National Apprenticeship Week 2021: Interview with project manager Oliver Cutforth

It’s National Apprenticeship Week and this year’s theme is ‘Building the future’. It’s fitting for a period of time that has been marked by adaptation and new ways of working. Even in a pandemic, we remain dedicated to helping apprentices build the skills and knowledge they need for a rewarding career.

Oliver Cutforth is an Apprentice Project Manager based in Bristol. Today he is sharing a little bit about what his role entails and what he has learned so far.

What does your job involve? What does your day-to-day look like?

It’s pretty varied, partly due to my role being split between project management and project control tasks, and because of the changing context between projects.

My project management roles can be completing project progress reports, assisting with change requests and maintenance of project documentation. My project controls tasks typically include creating and updating project schedules and analysing risk for projects through running 3-point estimates.

The main project I am involved in is in the construction phase, so normally I will work from our site office two days a week, which is a nice break from working at home.

Why did you choose an apprenticeship? What are the advantages of doing one?

I didn’t choose to go into an apprenticeship at first. I went to university for a year but decided that it wasn’t the educational path I wanted. Although I learnt a lot of theory and when you might use certain models or documents, it lacked the real-world input and hands-on experience.

I have found learning on the job far more interesting, valuable, and fast paced. You also learn a lot about other disciplines outside your learning area, be that through osmosis or involvement in a multidisciplinary team.

What do you like the most about project management so far?

The variety. I am, at some level, involved with each discipline and stakeholders in a project and it’s that understanding of and involvement in a range of tasks that I enjoy the most.

What’s been the most challenging thing about the job?

The studying aspect is a balancing act between trying to take on more responsibility and learning, but also writing up my portfolio and evidencing my work so far. I probably neglected that a bit at the start, but I feel I have a good balance now. Some of the things I’ve learned from Project Controls have likely helped a lot there.

What type of projects have you worked on so far?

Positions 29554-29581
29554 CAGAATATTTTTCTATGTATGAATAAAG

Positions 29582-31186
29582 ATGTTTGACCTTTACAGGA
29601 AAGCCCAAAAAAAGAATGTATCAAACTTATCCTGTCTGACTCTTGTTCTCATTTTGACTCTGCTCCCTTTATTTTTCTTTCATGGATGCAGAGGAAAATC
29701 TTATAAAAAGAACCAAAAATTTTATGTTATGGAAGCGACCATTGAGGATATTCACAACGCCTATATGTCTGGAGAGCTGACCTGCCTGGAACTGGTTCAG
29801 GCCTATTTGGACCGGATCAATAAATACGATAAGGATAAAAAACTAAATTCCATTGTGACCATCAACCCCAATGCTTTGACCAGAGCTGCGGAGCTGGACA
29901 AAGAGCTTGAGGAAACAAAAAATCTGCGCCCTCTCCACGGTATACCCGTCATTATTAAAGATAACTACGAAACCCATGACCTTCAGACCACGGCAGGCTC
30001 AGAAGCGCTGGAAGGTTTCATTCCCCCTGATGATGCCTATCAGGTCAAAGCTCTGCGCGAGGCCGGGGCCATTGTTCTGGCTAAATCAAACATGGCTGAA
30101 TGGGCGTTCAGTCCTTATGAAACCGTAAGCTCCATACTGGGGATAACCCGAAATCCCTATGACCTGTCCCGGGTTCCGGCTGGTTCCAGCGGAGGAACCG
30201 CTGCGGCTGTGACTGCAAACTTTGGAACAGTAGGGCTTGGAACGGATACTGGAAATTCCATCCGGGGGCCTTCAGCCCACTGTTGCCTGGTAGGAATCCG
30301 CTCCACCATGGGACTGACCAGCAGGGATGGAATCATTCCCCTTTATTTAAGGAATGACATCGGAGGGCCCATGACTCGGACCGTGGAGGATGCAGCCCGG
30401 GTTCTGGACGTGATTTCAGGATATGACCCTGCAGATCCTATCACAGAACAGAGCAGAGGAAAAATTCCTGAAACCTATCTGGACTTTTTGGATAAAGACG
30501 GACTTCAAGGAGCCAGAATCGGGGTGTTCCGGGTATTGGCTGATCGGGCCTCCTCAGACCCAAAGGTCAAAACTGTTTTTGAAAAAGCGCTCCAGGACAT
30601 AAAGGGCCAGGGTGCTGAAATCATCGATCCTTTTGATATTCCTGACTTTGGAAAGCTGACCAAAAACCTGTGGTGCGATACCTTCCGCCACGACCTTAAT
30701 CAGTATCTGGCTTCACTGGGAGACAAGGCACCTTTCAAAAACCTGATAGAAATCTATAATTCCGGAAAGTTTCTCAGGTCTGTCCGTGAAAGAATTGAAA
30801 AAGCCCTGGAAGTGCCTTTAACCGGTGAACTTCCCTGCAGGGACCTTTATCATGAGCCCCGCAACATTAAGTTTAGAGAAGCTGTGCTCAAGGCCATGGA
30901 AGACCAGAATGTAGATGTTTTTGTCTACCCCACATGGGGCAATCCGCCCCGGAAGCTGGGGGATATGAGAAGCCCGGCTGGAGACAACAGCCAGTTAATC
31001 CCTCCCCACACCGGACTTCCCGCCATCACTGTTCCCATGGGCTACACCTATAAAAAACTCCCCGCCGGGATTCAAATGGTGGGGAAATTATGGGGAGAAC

Due to the need to tick off each learning area for the apprenticeship, I have worked on a range of construction projects, from infrastructure redevelopment of a train station or car parks to large residential developments, commercial spaces, and MoD technical facilities.

What has surprised you the most so far about either the role or the industry?

There really isn’t a stupid question! When starting, I obviously had very limited experience, but everyone (both internally and from clients) has been helpful and given me time to learn whether by answering a quick question after a meeting or through a couple of hours of formal sit-down to run through a document.

What qualifications will you have at the end of your training and how does that help your career progression?

In April I will sit my Project Management Qualification (PMQ) exam and by early 2022, I will have to submit and present my portfolio of work, after which I can become an Associate Member of the APM. Three years after that, I can go for full APM membership.

Having nationally and industry recognised qualifications will add a lot of value and more trust in my ability when submitting my CV to clients for company bids or job applications.

What would you tell other young people who are considering but on the fence about getting into an apprenticeship?

It will be challenging, engaging, fast paced, but importantly, a supportive leaning experience. You won’t be thrown into the deep end. I’ve done, and still do, my fair share of basic admin. It’s a gradual process of taking on more responsibility. You’re allowed to walk before you can run.

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